You’d have to say the Toyota 86/Subaru BRZ is one of the most genuine cars designed for driving enthusiasts. It keeps the passion alive for the traditional rear-wheel drive, manual-transmission sports coupe. But, it has been out for around six years now. Is it still a highly desirable driver’s car?
The Subaru BRZ is a two-door, four-seat sports coupe which has been developed in partnership with Toyota. They are both produced by Subaru at its Gunma Main Plant in Japan. Both the Toyota 86 (aka GT86) and BRZ share the exact same underpinnings and body panels, and the same powertrain. Only minor differences are made for the interior and some of the standard features. They also showcase unique alloy wheels.
This example we have here is the mid-spec Premium variant in Australia, sitting between the base BRZ and the BRZ tS. It comes with a few luxuries inside, although it retains pretty much the same look from an external point-of-view as the base model. In that sense, some buyers might be a little disappointed that it isn’t immediately obvious they have splashed out and bought the Premium. For the full show-off factor, the tS presents a bespoke STI-developed aero kit and BBS alloy wheels.
You can opt for a six-speed auto, but what you need is the six-speed manual as it is a lot more fun. Prices start from $36,030 for this Premium manual, with the auto requiring a $2000 premium.
2019 Subaru BRZ: What does it come with?
Going for the Premium variant gets you a few luxuries and frills. You’ll be pleasantly surprised by the leather-accented sports seats in the front, which feature Alcantara-like inner trims to help hold you in. These feature heating functions as standard. There’s also dual-zone climate control, some cool toggle-like switchgear, and a full 7.0-inch touch-screen media interface.
The touch-screen comes with GPS sat-nav, a rear-view camera, and adopts Apple CarPlay and Android Auto technology. This latter connectivity service isn’t featured in Toyota’s version. It essentially means you can mirror some of your phone’s apps up onto the screen, so there’s no more fiddling with your phone while behind the wheel.
In the engine compartment, all three variants feature a 2.0-litre naturally aspirated four-cylinder boxer engine. Toyota supplies its D-4S dual injection technology, while Subaru takes care of most other areas. The engine runs at a high compression ratio of 12.5:1, requiring 98 RON petrol, and generates 152kW at 7000rpm, and 212Nm through 6400-6800rpm.
2019 Subaru BRZ: Fun factor
This is an area where the BRZ scores very highly. There are plenty of sporty cars and hot hatches that promise to be fun and capable. The BRZ is on a different level. Simply meandering around town doesn’t do it justice. This is one of those cars that can be pushed, really hard, and it’ll keep giving and giving.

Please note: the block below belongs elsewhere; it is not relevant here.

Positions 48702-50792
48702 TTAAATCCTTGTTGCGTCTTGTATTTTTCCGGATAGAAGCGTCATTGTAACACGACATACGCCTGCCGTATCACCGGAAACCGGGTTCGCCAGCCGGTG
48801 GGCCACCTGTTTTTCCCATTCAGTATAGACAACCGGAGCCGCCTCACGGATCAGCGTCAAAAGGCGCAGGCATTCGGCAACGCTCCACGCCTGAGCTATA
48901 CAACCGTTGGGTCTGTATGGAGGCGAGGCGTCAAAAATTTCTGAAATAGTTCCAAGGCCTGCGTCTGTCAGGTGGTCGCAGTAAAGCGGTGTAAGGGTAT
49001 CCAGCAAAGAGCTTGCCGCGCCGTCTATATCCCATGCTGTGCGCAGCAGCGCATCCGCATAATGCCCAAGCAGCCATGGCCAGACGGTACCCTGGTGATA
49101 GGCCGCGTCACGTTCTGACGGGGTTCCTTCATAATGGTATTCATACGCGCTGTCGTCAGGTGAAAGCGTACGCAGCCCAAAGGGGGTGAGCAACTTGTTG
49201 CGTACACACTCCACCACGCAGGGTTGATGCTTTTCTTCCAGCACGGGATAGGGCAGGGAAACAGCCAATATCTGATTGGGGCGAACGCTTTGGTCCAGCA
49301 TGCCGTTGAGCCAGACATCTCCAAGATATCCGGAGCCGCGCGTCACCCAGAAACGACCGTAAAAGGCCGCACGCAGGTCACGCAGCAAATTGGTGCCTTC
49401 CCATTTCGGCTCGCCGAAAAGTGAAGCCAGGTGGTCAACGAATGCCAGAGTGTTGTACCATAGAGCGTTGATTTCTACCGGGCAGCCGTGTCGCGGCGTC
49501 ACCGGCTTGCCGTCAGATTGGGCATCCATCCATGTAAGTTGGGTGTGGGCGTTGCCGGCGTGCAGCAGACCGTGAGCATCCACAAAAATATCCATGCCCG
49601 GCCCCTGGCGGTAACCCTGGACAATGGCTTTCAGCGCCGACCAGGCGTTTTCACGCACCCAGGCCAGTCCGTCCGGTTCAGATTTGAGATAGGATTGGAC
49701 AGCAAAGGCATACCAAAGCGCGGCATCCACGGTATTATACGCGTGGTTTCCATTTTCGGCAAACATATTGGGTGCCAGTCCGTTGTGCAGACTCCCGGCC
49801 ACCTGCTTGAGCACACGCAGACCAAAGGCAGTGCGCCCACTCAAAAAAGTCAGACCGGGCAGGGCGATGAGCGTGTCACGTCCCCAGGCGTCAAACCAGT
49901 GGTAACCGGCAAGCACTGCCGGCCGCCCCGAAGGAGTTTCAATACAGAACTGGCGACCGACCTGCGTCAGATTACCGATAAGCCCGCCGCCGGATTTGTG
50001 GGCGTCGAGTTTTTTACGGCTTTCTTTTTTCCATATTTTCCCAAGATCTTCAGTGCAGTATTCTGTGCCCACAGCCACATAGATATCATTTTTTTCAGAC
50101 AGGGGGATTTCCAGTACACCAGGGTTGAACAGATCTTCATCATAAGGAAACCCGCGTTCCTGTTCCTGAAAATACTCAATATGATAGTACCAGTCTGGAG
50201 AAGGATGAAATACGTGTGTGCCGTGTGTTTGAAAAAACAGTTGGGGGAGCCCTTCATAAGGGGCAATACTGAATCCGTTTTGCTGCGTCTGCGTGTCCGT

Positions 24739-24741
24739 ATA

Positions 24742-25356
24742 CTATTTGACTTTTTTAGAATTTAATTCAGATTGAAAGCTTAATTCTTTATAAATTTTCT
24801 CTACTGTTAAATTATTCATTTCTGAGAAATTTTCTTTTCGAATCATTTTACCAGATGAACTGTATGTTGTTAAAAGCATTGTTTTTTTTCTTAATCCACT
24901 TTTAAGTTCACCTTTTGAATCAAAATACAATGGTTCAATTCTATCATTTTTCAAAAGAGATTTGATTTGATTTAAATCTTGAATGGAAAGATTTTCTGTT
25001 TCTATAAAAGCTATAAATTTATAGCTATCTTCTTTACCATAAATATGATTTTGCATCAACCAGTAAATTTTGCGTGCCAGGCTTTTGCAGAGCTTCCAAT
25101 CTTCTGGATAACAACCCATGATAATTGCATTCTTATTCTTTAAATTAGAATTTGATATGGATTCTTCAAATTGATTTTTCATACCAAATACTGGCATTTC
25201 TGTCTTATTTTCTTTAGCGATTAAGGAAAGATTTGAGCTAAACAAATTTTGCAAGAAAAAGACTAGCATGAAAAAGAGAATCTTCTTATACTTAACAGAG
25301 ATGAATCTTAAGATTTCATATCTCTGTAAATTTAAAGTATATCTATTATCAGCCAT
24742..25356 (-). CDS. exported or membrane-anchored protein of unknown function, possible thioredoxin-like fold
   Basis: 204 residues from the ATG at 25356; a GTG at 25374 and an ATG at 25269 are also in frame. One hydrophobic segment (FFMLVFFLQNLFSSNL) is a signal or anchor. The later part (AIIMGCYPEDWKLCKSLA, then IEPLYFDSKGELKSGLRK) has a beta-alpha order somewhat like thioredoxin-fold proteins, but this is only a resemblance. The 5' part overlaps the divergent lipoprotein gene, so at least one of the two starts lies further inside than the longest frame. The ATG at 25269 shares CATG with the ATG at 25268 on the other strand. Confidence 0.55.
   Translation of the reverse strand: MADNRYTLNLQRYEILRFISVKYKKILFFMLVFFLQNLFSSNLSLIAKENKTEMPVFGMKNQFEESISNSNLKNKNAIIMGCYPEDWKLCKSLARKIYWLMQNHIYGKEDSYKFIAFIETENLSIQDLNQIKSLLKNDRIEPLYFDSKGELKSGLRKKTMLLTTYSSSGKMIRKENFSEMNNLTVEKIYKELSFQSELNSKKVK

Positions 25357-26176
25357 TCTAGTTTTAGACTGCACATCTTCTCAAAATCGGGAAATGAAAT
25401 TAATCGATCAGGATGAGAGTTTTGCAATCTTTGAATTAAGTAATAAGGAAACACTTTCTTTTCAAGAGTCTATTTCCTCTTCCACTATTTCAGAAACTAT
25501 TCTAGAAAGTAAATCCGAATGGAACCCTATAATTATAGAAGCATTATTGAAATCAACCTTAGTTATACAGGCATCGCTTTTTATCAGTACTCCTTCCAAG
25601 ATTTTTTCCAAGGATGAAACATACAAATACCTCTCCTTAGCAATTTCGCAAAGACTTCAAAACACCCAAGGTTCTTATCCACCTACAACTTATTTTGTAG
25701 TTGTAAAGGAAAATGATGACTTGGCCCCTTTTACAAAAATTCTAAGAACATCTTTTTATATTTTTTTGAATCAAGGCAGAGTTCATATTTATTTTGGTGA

Around bends it is perfect. There’s no other word for it. The mechanical power steering turns exactly where you tell it to, and there’s always very clear communication coming back through the wheel. It almost feels like the wheels are an extension of your limbs; it’s that in touch with you. But not only that, the capability is astounding.
Accelerate up to a corner, jam on the brakes, tuck the nose in, and then apply generous doses of throttle and the standard limited-slip diff will hook you around and whip you out of the corner like it didn’t even happen. And if you’re skilful or game enough, you can switch off the stability control and drifting becomes your new favourite pastime. This thing will drift all day long. Subaru has even fit a ‘Track’ stability control mode which allows some slip, which is great for emerging drivers.
Subaru has fit 215-wide tyres on the rear. That’s narrow. It’s almost like the car has been set up to drift in the first place. And since the engine isn’t overly powerful, complete control can be maintained very easily. So, yes. This car can be extremely fun to drive. Using the manual transmission obviously helps with overall engagement and driver satisfaction as well.
Are there any downsides, or anything that kills the fun potential? Not really. About the only thing we can think of is the engine sound. Because it is naturally aspirated and it is a boxer engine, the sound can seem a bit rough and coarse. And there are some vibrations felt at certain parts of the rev range. It would be nice if Subaru offered a turbo version as it could provide a more refined and deeper soundtrack.
2019 Subaru BRZ: Should you buy one?
If all you want from a car is pure enjoyment during near-the-limit driving, the BRZ is a no-brainer. It is a purpose-built machine for driving enthusiasts. Rear-wheel drive with a manual transmission, and an excellent chassis and suspension setup. What more could you need? In fact, this is ready to go racing if that’s what you want to get in to. The price is also very reasonable for the kit you get and the skills it brings.
Our main recommendation is; don’t buy this car if you simply want something to pose around in. Yeah, we get it. It’s a low-slung coupe for a reasonable price. But in reality it is so much more than that. It deserves to be driven, and driven hard so you can appreciate its true potential. If you get one, do yourself a favour and get out there and take it for long spirited drives.
2019 Subaru BRZ: 0-100km/h video and gallery:
How does it rate against rivals?
- Engine and gearbox
- Cornering talent
- Engine sound
- Value for money
As the local Ford Falcon and Aussie-made Holden Commodore now only exist in the pages of history, the Subaru BRZ/Toyota 86 keeps the candle lit for affordable rear-wheel drive cars. We absolutely love this car, and think it is one of the best things to happen in the new vehicle market in years.